When one imagines the British aristocracy of the early 20th century, a world based on etiquette and restraint may spring to mind. Of course, this display may be fiction, but leaving the dirtier parts of our past out of the story is often easier than confronting it head-on. However, Mothering Sunday, based on the novel by Graham Swift, centers around a sensual relationship that defies the norms of the time. The taboo nature of the relationship at the heart of Mothering Sunday provides perspective on the era. Sadly, a bloated and uneven film makes it difficult to embrace the nuances of the story.
Mothering Sunday begins in 1924, following the life of maid Jane Fairchild (Odessa Young). The young woman serves the Nivens family (Olivia Colman and Colin Firth) and strikes up a flirtation with frequent guest Paul Sheringham (Josh O’Connor). Paul’s recent engagement does not stop the two from growing close, and they soon begin a torrid. With flashbacks and cuts to years in the future, we see the effects of Jane and Paul’s relationship over the decades that follow.
Director Eva Hudson showcases her exemplary eye throughout the film, crafting enduring images that stick with you long after the film. It is impossible to discuss Mothering Sunday without addressing the sensual tension coursing through its veins. Young and O’Connor expose their bodies time and time again, but Hudson’s direction highlights their connection. These are passionate moments, and the voyeuristic view of their relationship allows us glimpses of intimacy not meant for other eyes. Hudson’s ability to build this tension with a glance or a smile eventually gives way to wild and carnal pleasures for her characters.
The sensual nature of the film seems destined to be memed forever (especially given the popularity of both O’Connor and Young). However, Hudson’s film delivers far more complicated questions. Most of the film’s weight lies in understanding Survivor’s Guilt. Nearly every character struggles with sadness and depression after tragedy strikes.
Grief and loss can change a person, and for O’Connor’s Paul, this increases his willingness to steal moments with the person he loves. The time with Young feels like his only salvation. O’Connor creates an air of unending sadness across his face, which only shifts around Jane (Young). Despite the moments of happiness they share, O’Connor crafts a directionless melancholy that hangs over his time on screen.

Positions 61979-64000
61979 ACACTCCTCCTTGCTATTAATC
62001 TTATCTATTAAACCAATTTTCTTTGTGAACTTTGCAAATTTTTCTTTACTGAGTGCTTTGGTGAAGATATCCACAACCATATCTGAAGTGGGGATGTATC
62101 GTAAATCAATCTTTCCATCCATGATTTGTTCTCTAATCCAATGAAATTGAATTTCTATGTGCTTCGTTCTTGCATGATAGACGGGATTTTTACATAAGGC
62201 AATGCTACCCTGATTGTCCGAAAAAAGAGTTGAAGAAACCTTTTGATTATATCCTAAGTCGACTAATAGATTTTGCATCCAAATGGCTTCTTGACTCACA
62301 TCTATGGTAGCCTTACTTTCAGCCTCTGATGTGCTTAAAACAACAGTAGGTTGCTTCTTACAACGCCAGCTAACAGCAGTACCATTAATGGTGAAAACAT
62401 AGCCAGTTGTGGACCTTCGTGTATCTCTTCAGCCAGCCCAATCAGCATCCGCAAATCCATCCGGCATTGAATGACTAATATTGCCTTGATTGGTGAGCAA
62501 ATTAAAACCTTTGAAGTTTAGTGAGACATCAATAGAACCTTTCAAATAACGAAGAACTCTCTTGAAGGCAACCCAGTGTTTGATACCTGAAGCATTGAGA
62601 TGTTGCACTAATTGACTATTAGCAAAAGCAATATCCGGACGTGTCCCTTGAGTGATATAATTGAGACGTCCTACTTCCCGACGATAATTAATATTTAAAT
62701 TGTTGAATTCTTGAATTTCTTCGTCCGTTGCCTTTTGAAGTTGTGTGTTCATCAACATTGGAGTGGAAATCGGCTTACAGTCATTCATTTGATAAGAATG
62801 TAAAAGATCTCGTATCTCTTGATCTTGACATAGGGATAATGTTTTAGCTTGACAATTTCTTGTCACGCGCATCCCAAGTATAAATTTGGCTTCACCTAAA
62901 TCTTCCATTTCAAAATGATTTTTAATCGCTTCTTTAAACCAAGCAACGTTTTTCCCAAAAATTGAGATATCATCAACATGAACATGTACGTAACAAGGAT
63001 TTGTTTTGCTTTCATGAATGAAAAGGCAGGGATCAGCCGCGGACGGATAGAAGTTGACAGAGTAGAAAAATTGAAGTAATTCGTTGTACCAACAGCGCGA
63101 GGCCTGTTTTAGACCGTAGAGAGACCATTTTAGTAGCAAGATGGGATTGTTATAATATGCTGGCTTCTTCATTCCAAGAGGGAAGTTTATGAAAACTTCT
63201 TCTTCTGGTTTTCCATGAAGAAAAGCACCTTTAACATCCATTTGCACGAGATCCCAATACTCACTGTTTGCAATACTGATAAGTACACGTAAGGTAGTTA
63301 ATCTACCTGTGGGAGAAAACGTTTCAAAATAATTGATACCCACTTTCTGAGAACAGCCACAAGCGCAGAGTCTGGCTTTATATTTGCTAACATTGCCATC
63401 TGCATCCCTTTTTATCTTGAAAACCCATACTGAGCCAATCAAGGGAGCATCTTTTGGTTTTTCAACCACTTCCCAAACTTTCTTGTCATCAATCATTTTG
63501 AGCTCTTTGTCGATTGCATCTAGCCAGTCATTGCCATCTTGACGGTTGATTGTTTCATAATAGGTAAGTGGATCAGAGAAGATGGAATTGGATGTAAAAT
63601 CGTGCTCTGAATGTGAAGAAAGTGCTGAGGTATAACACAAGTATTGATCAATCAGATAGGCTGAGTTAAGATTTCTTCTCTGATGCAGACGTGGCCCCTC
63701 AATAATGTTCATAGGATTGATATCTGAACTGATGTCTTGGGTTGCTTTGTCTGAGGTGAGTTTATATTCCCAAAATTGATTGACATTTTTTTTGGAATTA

Young’s performance continues to build her resume as a future star. Her transformation is subtle as her life changes. Jane’s relationships with the others characters are constantly in flux. Young explores Jane’s need to belong, bringing her background as an abandoned child into the performance. While she remains disconnected from some of the other men in her life, her vulnerability with Donald (Ṣọpẹ Dìrísù) reaffirms her humanity.
Unfortunately, Colman and Firth become distracting as background players in the narrative. Each gets standout scenes, but each brings prestige and charisma that pull attention to their smallest moments. The pair of Oscar-winners certainly deliver when called upon, but their presence far outsizes their roles in the film. Two-time Oscar winner Glenda Jackson delivers an excellent monologue in her short time on-screen. Hopefully, it opens the door for more performances from Ms. Jackson in the next few years. For Dìrísù, his loving performance should open more doors. It is an underwritten role, but Dìrísù embraces every second. Despite his delayed entrance, his entrance and pairing with Young leads to one of the most emotional scenes in the film.
Another issue facing Mothering Sunday comes from the structure of the film. Perhaps the most frustrating aspect of the multiple timelines is the use of flashback sequences within flashback sequences. As a result, the relatively simple story becomes frustrating to follow. At times the story follows dangling threads but never provides closure to these secondary plots.
Mothering Sunday provides plenty of beautiful moments, but the result is a mixed bag. The film’s excellent score and cinematography highlight beautiful performances by Young and O’Connor. Unfortunately, erratic editing and storytelling prevent Mothering Sunday from reaching its full potential.